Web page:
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For thousands of years, the cultures of Asia have traded, interacted, and exchanged ideas. Many works of art in this section show global demand and evidence of shifting tastes as traders moved from region to region. It also tells us how special objects were ...
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For thousands of years, the cultures of Asia have traded, interacted, and exchanged ideas. Many works of art in this section show global demand and evidence of shifting tastes as traders moved from region to region. It also tells us how special objects were eagerly sought in lands far away, and how new works of art were created through the blending of different sources.
Many of these objects were made primarily for the European markets, but royal courts in China, India, and Southeast Asia were also important patrons and consumers of artworks. Some of these courts formed collections that included works from different cultures. The arrival of Europeans, who set up trading “companies” in many Asian port cities, also spurred production and trades in artworks.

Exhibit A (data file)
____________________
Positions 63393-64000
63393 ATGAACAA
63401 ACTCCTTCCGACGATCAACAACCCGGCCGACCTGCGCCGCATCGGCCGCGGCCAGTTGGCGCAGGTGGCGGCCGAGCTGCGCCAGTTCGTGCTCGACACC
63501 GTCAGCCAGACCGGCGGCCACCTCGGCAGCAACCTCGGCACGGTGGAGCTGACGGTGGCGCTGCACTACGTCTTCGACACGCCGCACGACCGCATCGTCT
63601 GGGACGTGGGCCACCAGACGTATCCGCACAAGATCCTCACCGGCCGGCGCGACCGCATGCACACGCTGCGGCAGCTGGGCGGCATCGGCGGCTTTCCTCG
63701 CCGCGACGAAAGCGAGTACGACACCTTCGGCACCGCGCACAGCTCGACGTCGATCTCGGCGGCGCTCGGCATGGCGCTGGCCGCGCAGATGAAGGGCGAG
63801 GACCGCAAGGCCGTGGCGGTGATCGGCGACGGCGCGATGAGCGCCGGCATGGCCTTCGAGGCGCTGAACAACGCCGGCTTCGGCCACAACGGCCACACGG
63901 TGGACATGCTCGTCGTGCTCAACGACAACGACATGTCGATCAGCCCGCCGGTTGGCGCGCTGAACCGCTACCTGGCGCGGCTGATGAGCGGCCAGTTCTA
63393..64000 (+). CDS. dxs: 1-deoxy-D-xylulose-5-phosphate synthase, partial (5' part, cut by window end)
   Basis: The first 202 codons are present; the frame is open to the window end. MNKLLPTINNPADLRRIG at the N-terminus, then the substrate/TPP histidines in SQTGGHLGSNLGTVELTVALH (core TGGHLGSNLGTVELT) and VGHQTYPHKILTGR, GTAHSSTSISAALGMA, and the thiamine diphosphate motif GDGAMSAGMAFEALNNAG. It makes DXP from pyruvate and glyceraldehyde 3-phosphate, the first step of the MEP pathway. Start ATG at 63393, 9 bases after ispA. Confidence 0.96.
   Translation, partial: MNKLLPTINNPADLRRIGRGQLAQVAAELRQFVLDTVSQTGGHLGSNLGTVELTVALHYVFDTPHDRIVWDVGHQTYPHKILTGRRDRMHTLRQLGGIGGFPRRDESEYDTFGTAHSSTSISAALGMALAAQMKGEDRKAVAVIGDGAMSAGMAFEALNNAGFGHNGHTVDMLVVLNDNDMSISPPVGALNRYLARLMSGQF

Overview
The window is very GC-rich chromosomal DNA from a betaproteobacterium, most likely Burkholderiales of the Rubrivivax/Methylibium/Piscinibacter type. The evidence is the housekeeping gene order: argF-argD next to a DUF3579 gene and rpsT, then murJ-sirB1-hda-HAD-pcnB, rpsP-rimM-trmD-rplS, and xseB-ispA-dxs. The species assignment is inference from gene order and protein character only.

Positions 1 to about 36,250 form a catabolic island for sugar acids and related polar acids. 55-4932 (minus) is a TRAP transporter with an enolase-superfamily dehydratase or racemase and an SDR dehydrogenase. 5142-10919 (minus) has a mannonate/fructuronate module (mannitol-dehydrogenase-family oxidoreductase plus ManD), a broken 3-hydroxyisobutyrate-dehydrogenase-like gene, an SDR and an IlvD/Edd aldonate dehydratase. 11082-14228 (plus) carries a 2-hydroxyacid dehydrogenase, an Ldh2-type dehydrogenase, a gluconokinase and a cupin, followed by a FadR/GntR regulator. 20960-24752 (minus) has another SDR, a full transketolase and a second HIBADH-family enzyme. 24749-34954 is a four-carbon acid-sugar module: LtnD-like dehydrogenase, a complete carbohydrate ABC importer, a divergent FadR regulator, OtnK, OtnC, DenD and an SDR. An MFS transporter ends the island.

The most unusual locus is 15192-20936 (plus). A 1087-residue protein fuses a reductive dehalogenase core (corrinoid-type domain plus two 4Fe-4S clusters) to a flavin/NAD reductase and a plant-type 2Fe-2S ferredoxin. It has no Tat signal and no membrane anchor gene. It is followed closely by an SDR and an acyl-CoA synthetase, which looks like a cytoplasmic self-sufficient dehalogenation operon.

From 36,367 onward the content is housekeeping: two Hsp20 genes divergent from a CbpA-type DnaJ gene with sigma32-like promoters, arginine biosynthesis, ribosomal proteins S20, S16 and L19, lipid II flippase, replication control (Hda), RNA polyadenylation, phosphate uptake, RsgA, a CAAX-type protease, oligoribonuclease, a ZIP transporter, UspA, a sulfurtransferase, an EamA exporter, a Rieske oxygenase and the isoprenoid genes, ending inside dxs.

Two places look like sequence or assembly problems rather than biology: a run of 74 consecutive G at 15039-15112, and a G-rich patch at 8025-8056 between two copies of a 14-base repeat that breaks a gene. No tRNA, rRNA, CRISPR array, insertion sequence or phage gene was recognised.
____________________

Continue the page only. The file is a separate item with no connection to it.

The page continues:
In many cases, objects were produced for trade and export. Other examples document the desire for beauty, or the fascination with exotic materials and techniques. It is useful to be reminded that global networks of trade were already active in Asia two thousand years ago. These encounters between cultures have shaped our world, and affect the way objects look.
This cabinet is veneered with polished tortoiseshell panels backed with gold leaf, which gives the material extra luminosity. The carved and gilded stand was made specifically to support this extraordinary cabinet.
The form of this casket is based on a European model commonly seen in the early 16 century. The mother-of-pearl plaques have been cut into nearly identical shapes, and are held in place with silver pins. Great skill and specialised techniques were required to cut and polish mother-of-pearl. Gujarat, in western India, was famous for producing a range of different objects, for both Indian and foreign buyers. Such caskets were typically used to store small valuable items.
Hong bowls were produced by Chinese artists for foreign merchants to take back home as souvenirs of their stay in China. This one shows the lively waterfront of Canton (now Guangzhou), the busiest Chinese port at the end of the 18th century. The buildings along the water are the hongs - offices and residences of Western trading companies. Flags identify the warehouses as British, Dutch, Holy Roman, and Swedish. The American flag is missing, so we assume the bowl was made before the first American company arrived in 1788.